Then it was my job as the originating artist to do something with that insight, to filter the advice into two categories: that which made the story More, and that which made the story Something It Wasn't.
In other words, the hard lesson about critiquing is that much of it is useful only as an indicator that Something is wrong, not as specific or helpful advice to fix it. Following that advice, often contradictory, could well be the road to insanity--reconciling what other people want with what you want.
Only you know what you're trying to do with a story, and all another person can tell you authoritatively is that they're not receiving the message.
My low impact technique for criticizing unpublished work, then, involves trust. Just as I'm giving my mother a fistful of cash in the hopes that she doesn't buy cigarettes or dream catchers, so too does this model of criticism trust the author to take another shot at better expressing a story. It respects the integrity of an individual vision but also encourages the outside perspective every author needs to make that vision clearer.
It might be better suited to more experienced writers, but maybe it is worth trying if you find that every critique session just becomes a hurricane of conflicting and confusing advice.
The technique is simple: you take two highlighting markers of different colors. I trust you to choose the best ones.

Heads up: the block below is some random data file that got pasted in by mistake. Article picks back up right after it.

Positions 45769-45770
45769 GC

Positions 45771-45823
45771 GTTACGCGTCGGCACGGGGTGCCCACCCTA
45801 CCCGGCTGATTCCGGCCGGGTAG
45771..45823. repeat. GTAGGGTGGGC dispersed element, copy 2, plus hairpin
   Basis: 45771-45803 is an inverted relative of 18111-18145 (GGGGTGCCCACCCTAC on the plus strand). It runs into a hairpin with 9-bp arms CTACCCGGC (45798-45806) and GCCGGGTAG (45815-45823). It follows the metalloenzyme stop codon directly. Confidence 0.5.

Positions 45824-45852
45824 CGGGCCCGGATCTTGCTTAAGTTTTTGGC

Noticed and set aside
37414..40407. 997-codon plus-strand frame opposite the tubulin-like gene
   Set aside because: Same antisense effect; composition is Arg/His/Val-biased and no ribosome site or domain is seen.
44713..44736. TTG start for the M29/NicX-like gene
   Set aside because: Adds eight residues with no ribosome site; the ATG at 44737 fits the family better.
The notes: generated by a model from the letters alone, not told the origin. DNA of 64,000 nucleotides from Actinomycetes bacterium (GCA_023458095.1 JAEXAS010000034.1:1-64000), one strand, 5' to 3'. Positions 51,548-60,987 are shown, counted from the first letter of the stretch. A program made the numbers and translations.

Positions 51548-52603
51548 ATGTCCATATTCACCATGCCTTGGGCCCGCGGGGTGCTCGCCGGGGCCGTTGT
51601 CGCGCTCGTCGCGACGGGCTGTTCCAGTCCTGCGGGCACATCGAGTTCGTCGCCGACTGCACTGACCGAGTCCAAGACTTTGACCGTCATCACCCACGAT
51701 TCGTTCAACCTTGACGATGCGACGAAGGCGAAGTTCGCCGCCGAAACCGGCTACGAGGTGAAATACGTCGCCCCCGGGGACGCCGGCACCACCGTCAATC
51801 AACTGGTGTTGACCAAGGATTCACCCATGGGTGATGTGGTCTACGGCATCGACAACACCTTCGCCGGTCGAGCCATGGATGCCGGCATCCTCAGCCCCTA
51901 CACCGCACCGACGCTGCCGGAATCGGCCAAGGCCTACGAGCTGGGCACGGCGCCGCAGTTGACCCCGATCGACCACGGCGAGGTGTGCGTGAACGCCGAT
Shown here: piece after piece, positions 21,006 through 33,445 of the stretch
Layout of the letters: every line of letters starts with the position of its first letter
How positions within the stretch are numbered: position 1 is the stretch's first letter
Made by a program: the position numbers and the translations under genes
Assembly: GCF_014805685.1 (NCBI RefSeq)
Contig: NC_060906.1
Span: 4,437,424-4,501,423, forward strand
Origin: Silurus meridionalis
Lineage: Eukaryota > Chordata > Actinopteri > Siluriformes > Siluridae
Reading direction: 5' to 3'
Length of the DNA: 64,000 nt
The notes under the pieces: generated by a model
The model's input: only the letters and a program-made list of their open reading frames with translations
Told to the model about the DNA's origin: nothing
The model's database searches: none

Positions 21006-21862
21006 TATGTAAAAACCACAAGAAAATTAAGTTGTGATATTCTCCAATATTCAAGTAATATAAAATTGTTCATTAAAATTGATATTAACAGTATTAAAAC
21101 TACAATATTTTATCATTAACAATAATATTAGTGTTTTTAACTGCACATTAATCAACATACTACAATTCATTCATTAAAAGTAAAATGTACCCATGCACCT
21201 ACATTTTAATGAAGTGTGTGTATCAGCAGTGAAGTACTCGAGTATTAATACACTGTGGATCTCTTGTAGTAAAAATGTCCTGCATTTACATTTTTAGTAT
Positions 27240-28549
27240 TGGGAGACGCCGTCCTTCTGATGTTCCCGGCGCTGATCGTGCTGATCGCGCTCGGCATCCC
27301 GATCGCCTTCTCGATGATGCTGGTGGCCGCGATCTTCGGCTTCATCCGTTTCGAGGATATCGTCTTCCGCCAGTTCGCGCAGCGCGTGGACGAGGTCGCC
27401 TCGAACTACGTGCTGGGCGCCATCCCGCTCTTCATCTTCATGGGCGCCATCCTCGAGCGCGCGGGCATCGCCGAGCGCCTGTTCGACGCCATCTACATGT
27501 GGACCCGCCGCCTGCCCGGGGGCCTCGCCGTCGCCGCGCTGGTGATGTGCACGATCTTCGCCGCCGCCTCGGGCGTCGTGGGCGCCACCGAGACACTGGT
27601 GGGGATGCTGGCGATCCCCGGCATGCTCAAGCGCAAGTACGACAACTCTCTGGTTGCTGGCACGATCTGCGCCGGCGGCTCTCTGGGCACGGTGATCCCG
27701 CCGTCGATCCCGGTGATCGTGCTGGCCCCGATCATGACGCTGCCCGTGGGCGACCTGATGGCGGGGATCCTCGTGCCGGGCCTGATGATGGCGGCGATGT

(See? Isn't that empowering?)
Then, read through the manuscript and use each marker for one purpose, either:
- To mark passages that deviate or distract from the overall dream of the story, OR
- To mark passages that amplify or purify that overall dream.
You offer no advice. You smother your natural tendency to fix things. You think less about what you want in a story and more about what the story seems to want.
You measure a story in its best objective way: just how effectively and consistently it lulled you away from reality. Or toward it.
Maybe this seems extreme. Like most of the things I write, it probably is. To soften it for your own purposes, perhaps it would be best to carry away the insight that your advice on how to fix a story is probably less valuable than simply pointing out that something is wrong.
It is possible that you know just how to fix a broken story. Such people exist in the world, capable of distilling another person's vision to its purest form and helping him or her achieve it. They're rare, though, and you're probably not one of them yet. Even if you are, you'd do well to remember your responsibility to avoid contaminating someone else's work with your own until they're ready.
It's hard to do that, particularly in a workshop when you're thinking hard about your own work, too.
Consider it your first job to point mutely at the rough edges of a manuscript and shake your head, trusting the writer to make the tough choices on how to fix it in a way that is right for that story. If you're asked for more, provide it as carefully as you can.
Anything else is writing someone else's story, and God knows you have all too many of your own to work on.
Will's debut collection, Cthulhu Fhtagn Baby and Other Cosmic Insolence contains some of his best work. His story "Faraji" is available in the April/May 2007 issue of Weird Tales. You can learn more about him at his website, www.will-ludwigsen.com.